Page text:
'Bethlehem' review: Savvy study, gripping drama

Tsahi Halevi as Razi in "Bethlehem." Tsahi Halevi as Razi in "Bethlehem."

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REVIEW

PLOT: The insecurities of a Palestinian teenager are exploited by his Israeli "handler," as the boy tries to stay loyal to his fugitive brother, and the forces around him. Unrated.

BOTTOM LINE: Taut thriller of psychological complexity. (In Hebrew and Arabic with English subtitles)

CAST: Tsahi Halevi, Shadi Mar'i, Hitham Omari

LENGTH: 1:39

Bethlehem may have birthed a Prince of Peace, but there's no peace in "Bethlehem," certainly not for those waging the war of nerves and wits portrayed in Israeli director Yuval Adler's smartly written, kinetic thriller about divided loyalties and insecure adolescence. Israel's submission to the recent Oscars -- and an intriguing counterweight to the Palestinian nominee, "Omar" -- "Bethlehem" is about the Arab-Israeli struggle, naturally, but finds its real emotional heat in the internecine conflicts that keep an insurgency raging and a people off-balance.

Viewers, too, will be kept off-balance, wondering for much of the movie about the motivations of Sanfur (Shadi Mar'i), a feisty adolescent whose brother is a resistance fighter on the run.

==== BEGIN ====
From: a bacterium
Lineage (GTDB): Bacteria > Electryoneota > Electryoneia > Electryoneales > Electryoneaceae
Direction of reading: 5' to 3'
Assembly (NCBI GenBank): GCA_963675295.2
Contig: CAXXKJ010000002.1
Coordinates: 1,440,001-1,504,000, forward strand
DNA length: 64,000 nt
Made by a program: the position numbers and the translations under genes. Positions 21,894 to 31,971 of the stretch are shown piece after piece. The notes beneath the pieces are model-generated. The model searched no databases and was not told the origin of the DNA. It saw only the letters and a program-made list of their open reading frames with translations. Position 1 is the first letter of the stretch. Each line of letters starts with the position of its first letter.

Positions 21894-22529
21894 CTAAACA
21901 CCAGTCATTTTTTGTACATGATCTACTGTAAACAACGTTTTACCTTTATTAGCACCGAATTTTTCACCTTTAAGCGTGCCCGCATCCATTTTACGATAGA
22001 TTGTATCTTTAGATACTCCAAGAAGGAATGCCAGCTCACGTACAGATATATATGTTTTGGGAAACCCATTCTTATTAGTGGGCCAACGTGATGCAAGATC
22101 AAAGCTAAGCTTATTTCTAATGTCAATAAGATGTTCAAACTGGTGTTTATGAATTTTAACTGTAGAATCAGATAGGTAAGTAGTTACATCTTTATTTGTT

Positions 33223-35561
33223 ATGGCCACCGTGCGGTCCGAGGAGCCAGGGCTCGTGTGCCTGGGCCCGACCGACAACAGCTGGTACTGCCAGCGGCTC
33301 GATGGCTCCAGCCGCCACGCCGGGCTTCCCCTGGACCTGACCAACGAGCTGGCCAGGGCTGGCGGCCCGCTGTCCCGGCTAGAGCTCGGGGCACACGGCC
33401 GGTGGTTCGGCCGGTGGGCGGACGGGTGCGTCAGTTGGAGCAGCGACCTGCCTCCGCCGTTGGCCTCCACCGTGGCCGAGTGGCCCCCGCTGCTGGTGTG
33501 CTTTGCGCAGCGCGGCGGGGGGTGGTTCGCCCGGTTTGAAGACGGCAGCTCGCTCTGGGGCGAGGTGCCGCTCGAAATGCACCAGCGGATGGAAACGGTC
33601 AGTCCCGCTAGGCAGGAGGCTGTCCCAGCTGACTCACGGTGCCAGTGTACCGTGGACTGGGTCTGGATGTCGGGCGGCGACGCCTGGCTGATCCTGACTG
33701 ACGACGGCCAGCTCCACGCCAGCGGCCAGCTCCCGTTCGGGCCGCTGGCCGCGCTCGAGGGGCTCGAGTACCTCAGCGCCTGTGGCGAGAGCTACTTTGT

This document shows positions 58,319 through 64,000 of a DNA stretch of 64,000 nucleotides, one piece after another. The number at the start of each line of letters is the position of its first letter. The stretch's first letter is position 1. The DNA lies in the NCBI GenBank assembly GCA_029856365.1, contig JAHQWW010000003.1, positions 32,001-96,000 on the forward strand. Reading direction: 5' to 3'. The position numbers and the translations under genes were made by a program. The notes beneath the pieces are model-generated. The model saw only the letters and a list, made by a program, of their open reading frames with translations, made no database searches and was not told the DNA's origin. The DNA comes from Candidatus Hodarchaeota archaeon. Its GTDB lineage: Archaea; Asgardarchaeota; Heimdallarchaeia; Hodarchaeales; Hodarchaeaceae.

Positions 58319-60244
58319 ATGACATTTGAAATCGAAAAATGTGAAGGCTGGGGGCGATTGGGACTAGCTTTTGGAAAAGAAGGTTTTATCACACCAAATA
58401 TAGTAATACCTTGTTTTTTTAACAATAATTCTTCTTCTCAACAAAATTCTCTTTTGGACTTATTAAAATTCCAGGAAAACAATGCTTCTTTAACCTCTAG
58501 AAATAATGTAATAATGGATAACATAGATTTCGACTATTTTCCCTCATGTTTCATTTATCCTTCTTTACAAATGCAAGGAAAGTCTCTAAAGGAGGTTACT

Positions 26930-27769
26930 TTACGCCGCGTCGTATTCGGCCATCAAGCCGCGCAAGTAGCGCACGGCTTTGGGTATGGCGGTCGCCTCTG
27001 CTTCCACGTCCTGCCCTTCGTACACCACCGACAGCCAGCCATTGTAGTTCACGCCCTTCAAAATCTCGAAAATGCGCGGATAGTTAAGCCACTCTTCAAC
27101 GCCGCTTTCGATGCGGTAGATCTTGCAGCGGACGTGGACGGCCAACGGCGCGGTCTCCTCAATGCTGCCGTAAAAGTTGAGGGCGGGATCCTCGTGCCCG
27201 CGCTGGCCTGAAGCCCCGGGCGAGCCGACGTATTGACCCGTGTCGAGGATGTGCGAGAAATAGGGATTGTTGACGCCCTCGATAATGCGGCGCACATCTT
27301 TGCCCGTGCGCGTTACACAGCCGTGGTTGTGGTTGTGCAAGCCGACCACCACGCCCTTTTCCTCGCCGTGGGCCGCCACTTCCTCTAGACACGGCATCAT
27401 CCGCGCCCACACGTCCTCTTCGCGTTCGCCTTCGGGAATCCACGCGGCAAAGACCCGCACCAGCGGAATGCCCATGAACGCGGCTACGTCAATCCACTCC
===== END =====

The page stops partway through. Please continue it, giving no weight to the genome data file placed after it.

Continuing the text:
As the opening titles tell us, Israel maintains many informants inside the occupied territories, and one of them is Sanfur, who doesn't seem to fit the profile except for an evident emotional neediness, and the solace offered by Israeli agent Razi (Tsahi Halevi). Razi may be playing his young charge, but he's being played back, too -- Sanfur has been funneling Hamas money to his brother, under the noses of the Israelis, the PLO and his brother's own "brigade" of cutthroats. "Bethlehem" weaves a tangled web of rumor, innuendo and lies that may occasionally leave the audience at sea, but maintains considerable tension.

Using several nonprofessional actors who turn in utterly convincing performances (Halevi, Mar'i), Adler has created an action film with a conscience, a crime procedural that sometimes suggests an "MI5" for the West Bank. While a critic for the Israeli daily Haaretz called the film "Israeli propaganda," he may have been too close to call it. The movie is not about picking sides in the larger struggle. It's about a kid adrift, who can be seduced by a kind word. As such, "Bethlehem" is a savvy study on terrorist recruitment, as well as a more-than-gripping drama.

PLOT The insecurities of a Palestinian teenager are exploited by his Israeli "handler," as the boy tries to stay loyal to his fugitive brother, and the forces around him. Unrated.

CAST Tsahi Halevi, Shadi Mar'i, Hitham Omari

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LENGTH 1:39

BOTTOM LINE Taut thriller of psychological complexity. (In Hebrew and Arabic with English subtitles)

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